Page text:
Immigration hypocrisy: the golden door myth


March 26, 1995|By Paula R. Newberg | Paula R. Newberg,Special to The Sun

Since the advent of the thirteen colonies, Americans have debated who belongs here, who should remain, who should enter and who should be left out. Americans practice a politics of exclusion while expiating comfortable myths about our warm-hearted inclusiveness.

Like all myths, the ones that define our political culture foresee a future based on an unlikely past: an America where opportunities matched expectations, where everyone believed they belonged, where clean cities complemented bucolic pastures where, like the musical "Oklahoma," everything's going my way."

No way. The United States was never like that, and probably never will be. Our society is built on tension and dissent, on iconoclasm and indeterminacy, on uncertain experiments, frequent success, occasional tragedy and an almost congenital optimism.

Immigrants have been crucial to this mix, and our immigration policies have played critical roles in creating our economy and society. When other nations and economies fail we often gain -- and often their people come here. At the same time, we often try to limit access to "the land of opportunity" -- to close the doors after we have arrived. When things get tough -- when the economy feels weak, jobs seem scarce, social conflict increases -- we redraft our immigration laws. This spring, the new Republican congress will hold hearings on the bill to control illegal immigration, and more revisions to current legislation are pending.

Because immigration is always a policy problem, the 1994 U.S. Commission on Immigration Reform, chaired by former Congresswoman Barbara Jordan, sought a "more credible immigration policy that deters unlawful immigration while supporting our national interest in legal immigration." Despite its admirable concern for civil rights, its recommendations still highlight ways to keep people out -- border patrols, employer verification systems, computerized data. A study by the Washington-based Urban Institute of the costs to government of undocumented aliens shares some of these conclusions. But in an age defined by global trade and investment, migrant labor and interdependent economies, what we really need is a new discussion of our national interest" in immigration.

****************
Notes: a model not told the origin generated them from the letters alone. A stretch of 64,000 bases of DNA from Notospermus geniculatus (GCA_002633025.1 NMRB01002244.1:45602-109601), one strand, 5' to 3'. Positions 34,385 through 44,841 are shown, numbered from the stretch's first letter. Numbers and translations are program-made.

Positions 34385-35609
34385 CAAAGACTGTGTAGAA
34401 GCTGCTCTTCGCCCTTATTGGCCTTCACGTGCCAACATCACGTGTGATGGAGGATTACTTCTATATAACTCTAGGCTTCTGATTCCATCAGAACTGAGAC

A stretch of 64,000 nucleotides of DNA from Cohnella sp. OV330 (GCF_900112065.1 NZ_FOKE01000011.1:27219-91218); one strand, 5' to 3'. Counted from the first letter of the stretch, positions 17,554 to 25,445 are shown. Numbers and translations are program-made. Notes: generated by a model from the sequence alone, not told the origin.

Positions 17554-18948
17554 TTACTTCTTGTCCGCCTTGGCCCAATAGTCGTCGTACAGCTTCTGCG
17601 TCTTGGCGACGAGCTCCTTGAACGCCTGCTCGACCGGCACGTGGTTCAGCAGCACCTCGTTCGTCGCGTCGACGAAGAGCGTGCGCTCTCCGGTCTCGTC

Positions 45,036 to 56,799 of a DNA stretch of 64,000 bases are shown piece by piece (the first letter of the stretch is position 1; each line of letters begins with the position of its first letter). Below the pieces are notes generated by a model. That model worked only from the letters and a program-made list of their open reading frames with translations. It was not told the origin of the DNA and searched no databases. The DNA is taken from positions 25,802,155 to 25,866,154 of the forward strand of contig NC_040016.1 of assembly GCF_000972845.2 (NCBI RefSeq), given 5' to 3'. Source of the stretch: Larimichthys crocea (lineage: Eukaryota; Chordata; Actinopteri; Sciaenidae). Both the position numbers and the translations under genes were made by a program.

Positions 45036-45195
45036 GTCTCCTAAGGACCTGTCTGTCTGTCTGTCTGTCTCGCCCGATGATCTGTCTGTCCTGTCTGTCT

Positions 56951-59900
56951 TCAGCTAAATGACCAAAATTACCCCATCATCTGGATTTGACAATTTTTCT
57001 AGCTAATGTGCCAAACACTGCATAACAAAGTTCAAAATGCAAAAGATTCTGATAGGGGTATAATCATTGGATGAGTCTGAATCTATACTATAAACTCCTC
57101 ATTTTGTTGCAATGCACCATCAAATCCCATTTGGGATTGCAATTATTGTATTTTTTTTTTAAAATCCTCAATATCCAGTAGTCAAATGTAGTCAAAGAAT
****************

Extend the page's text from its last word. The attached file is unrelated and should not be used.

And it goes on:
Peter Brimelow's acerbic commentary on America's contradictory myths about immigration -- "Alien Nation: Common Sense about America's Immigration Disaster" (Random House. 352 pages. Random House) -- does exactly the opposite. Instead, Brimelow defies all wisdom -- conventional and otherwise -- to argue that the U.S. is being "engulfed" by a wave of immigration that can only produce disaster. According to Brimelow, the United States treats immigration as an "imitation civil right" that contravenes our national interest. We let people in when we should keep them out.

His point of view deserves lucid argument -- all the more because the distinctions between liberals and conservatives are misleading in contemporary debates. Free marketeers often advocate open borders, but some conservatives (including Brimelow) adamantly oppose open entry; liberals may support the pluralism that open immigration creates, but equally often accept immigration quotas.

For Brimelow, immigration is a smokescreen that hides America's real problem. The decline of social harmony -- read: homogeneity -- is the true enemy, and immigration policy seems xTC the quickest corrective. He does not build from hypothesis or observation to conclusion. (Readers can find this task commendably undertaken by several conservative commentators in Nicolaus Mills' 1994 collection, "Arguing Immigration: The Debate over the Changing Face of America." Touchstone Books. 224 pages. $12). Rather, Brimelow's conclusions bridge his many prejudices. Hyperbolically, he calls our current immigration policy Adolf Hitler's posthumous revenge America."

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